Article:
I’m a Preservationist
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You founded aldayjover architecture and landscape in 1996 in Barcelona. Is there a difference in the way society views historic preservation in Spain versus in the United States?
The use of the words is an interesting place to start. “Conservacion,” the most similar concept (in Spain), is rarely used and then mostly for antiquities — some Roman remains, for instance — that are treated similarly to artworks. We approach our architectural heritage (in Spain) mostly through “restoration” and “rehabilitation,” which usually includes new uses and additions that entail judgment on what to retain and what to remove of the multiple alterations that most buildings have suffered during their centuries of life. Most (Spanish) cities are filled with buildings often dating from the 1700s mixed with structures erected from subsequent centuries, which forces an organic relation of continuous adaptations in their rehabilitations. Significant historic buildings and facades within historic districts are approached more strictly as restorations. An exciting outcome of this lively relation is the need to take a position in what to preserve, which does not necessarily mean saving the oldest or even the most famous. As an example, our Barcelona office is located in one of the city’s late palaces, built in the 1600s, that got a significant addition in the 1800s, including a new neoclassical façade unifying both structures. When we were rehabilitating the façade, we discovered the remains of the original, including a typical upper floor arched gallery completely altered by the new openings. In dialogue with the district preservation officials, we decided to cover those remains back and restore the 1800s façade, revealing an old layer of stucco of extraordinary material quality despite having been damaged by the following layer. Perhaps, the main difference is the clear sense that the historic fabric is vast and very much alive and in continuous transformation, versus the dilemma between demolishing and preserving. And my sense is that New Orleans is very close to Spain and Europe in this mentality, being used to living with a deeply historical and vibrant historic fabric, quite different to the other American cities I know.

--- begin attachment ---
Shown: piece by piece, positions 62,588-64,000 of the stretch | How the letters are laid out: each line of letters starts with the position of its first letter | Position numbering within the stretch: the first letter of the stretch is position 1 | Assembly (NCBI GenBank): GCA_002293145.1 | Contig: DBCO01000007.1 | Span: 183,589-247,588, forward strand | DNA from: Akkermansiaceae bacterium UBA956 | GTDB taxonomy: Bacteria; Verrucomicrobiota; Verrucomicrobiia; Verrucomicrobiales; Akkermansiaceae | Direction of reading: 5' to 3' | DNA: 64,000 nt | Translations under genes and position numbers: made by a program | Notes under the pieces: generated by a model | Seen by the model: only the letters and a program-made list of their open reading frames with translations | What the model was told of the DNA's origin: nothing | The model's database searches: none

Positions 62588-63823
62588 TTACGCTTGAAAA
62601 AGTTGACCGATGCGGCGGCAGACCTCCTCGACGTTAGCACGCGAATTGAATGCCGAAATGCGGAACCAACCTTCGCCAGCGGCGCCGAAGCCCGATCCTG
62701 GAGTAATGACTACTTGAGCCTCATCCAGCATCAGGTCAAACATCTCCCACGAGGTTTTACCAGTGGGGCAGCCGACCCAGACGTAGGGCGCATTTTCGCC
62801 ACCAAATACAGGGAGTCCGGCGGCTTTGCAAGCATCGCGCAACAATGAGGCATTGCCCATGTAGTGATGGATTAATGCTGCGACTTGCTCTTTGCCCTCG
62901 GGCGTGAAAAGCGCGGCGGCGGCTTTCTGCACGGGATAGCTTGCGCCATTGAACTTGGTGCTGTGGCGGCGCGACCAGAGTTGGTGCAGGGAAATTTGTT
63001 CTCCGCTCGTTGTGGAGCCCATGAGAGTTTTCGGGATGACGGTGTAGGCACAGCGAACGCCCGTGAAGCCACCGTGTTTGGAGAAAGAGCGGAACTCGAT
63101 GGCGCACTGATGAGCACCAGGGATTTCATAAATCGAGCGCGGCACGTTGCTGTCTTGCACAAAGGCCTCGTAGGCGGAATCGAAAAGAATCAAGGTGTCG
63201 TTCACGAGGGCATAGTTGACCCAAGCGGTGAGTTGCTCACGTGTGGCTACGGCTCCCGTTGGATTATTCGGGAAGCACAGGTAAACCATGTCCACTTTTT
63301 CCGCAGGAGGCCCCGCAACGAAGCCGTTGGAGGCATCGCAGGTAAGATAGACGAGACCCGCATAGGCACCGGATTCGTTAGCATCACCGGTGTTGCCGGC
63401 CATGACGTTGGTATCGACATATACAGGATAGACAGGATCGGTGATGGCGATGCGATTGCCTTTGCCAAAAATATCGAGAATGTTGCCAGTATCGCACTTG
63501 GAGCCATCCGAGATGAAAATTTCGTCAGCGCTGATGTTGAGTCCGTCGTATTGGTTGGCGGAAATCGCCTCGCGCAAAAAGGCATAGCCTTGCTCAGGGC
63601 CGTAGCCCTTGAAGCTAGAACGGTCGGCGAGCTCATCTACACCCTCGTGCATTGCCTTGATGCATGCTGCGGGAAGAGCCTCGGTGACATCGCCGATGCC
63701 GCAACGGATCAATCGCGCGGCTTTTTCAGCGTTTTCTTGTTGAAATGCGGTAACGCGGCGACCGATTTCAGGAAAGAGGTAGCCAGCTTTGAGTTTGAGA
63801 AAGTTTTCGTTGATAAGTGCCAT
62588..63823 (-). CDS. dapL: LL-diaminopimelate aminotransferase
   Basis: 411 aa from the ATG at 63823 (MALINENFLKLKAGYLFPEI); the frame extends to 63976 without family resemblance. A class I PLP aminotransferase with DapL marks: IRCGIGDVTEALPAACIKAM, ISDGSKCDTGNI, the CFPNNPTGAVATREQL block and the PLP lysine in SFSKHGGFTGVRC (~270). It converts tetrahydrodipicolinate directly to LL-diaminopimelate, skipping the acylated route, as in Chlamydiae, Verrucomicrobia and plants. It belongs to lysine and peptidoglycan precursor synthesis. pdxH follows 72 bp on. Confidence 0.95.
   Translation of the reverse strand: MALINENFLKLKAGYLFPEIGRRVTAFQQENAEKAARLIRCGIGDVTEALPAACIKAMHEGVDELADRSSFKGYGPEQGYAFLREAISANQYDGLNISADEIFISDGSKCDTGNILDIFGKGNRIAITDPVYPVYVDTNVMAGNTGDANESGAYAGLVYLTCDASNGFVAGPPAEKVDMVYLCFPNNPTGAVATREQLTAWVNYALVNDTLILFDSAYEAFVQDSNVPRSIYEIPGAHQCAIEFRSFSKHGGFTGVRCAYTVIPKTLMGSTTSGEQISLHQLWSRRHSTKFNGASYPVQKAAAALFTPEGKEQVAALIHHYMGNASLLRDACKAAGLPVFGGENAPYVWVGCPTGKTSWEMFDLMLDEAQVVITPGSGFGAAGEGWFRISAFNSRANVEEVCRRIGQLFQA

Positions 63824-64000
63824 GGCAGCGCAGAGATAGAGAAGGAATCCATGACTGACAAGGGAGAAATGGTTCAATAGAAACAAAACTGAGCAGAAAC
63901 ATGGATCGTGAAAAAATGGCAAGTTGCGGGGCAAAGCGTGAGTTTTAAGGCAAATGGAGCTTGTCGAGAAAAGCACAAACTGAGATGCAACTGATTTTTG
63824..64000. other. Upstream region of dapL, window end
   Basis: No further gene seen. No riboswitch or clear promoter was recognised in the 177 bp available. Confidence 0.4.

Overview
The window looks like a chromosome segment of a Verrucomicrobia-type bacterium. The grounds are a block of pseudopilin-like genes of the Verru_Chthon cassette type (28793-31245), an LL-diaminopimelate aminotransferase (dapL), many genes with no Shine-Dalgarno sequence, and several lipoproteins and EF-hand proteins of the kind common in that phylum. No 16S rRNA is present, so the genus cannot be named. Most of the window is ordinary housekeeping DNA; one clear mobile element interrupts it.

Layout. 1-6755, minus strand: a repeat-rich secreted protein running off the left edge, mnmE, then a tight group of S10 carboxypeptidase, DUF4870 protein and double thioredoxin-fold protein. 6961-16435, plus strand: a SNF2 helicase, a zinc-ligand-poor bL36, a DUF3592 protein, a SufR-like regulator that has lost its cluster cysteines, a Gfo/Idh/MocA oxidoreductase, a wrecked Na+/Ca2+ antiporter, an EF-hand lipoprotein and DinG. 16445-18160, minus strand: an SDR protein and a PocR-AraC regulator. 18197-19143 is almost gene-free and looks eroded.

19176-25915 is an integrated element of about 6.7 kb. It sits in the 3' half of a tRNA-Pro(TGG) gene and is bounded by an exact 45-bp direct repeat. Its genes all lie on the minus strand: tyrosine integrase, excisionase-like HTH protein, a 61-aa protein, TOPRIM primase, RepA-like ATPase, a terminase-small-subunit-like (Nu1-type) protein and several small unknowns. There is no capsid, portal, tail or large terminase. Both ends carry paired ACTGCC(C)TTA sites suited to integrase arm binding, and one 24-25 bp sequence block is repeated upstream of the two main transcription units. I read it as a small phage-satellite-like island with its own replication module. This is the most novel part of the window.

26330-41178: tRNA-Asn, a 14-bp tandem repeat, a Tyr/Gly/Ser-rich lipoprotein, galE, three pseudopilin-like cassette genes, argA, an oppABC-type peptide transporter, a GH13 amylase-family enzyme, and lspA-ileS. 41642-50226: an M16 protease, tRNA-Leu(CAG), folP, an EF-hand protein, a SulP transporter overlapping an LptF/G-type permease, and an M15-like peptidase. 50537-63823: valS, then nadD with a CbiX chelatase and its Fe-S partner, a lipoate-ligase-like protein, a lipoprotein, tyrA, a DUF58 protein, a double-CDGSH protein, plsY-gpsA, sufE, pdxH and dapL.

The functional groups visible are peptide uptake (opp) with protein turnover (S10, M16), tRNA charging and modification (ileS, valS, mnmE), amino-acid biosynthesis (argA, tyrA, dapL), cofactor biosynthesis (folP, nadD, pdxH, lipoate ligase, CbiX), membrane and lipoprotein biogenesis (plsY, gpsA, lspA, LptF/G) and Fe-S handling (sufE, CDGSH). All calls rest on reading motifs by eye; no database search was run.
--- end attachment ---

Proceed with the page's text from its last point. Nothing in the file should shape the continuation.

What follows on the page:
As dean, what view of preservation do you bring to the Tulane School of Architecture?
First, I would hope to push preservation as an integral part of architecture; neither of them can exist without the other. Every one of our architects should be also a preservationist by heart and by practice, while our preservationists should be highly sophisticated specialists with design sensitivity, imagination and an open mind to make the city’s historic architecture thrive. Second, as a top school of architecture in one of the most renowned research universities in the country, we aim to produce innovation in the field and bring to light new questions. Preservation has enormous social and environmental implications that we are exploring that we need to communicate and contribute to the world. We are making a significant effort across the school in being in the forefront of the discussions in our fields. Our preservation studies area has the responsibility of leading the field nationally and internationally.
What attracted you to New Orleans? What opportunities are inherent in this city and at the architecture school?
This is the most exciting place in the United States to address — from our fields of the built environment — the environmental, the social and the economic crises in which our societies are deeply submerged. Preservation, architecture and real estate development — and urbanism as our common thread — should have an enormous role in defining the new ways to inhabit our cities and the planet, especially the most vulnerable areas like ours: the rivers and deltas. Our uniqueness is that we understand how all of these are to be taken seriously with real solutions, not as an intellectual exercise. And then, our case is a prototype for so many others in the planet. Universities are not in ivory towers anymore, at least Tulane is not. And society cannot afford that either; this is a time of urgency. The most effective way to address this urgency is to properly educate the generations that are going to change the way we have been doing.